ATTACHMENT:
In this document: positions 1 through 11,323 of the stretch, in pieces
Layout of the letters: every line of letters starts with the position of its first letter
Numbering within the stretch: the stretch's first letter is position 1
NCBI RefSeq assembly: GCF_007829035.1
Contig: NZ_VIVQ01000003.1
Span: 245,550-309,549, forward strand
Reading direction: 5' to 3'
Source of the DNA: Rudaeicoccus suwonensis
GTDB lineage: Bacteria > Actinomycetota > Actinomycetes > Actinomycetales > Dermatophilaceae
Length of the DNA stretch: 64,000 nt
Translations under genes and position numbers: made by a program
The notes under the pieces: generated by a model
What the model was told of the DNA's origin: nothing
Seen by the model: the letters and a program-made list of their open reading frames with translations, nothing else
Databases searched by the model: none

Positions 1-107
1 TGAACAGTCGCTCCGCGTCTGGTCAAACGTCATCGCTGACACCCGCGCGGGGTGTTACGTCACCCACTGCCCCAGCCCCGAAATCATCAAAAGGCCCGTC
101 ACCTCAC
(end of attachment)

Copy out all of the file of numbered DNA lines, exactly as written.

In this document: positions 1 through 11,323 of the stretch, in pieces
Layout of the letters: every line of letters starts with the position of its first letter
Numbering within the stretch: the stretch's first letter is position 1
NCBI RefSeq assembly: GCF_007829035.1
Contig: NZ_VIVQ01000003.1
Span: 245,550-309,549, forward strand
Reading direction: 5' to 3'
Source of the DNA: Rudaeicoccus suwonensis
GTDB lineage: Bacteria > Actinomycetota > Actinomycetes > Actinomycetales > Dermatophilaceae
Length of the DNA stretch: 64,000 nt
Translations under genes and position numbers: made by a program
The notes under the pieces: generated by a model
What the model was told of the DNA's origin: nothing
Seen by the model: the letters and a program-made list of their open reading frames with translations, nothing else
Databases searched by the model: none

Positions 1-107
1 TGAACAGTCGCTCCGCGTCTGGTCAAACGTCATCGCTGACACCCGCGCGGGGTGTTACGTCACCCACTGCCCCAGCCCCGAAATCATCAAAAGGCCCGTC
101 ACCTCAC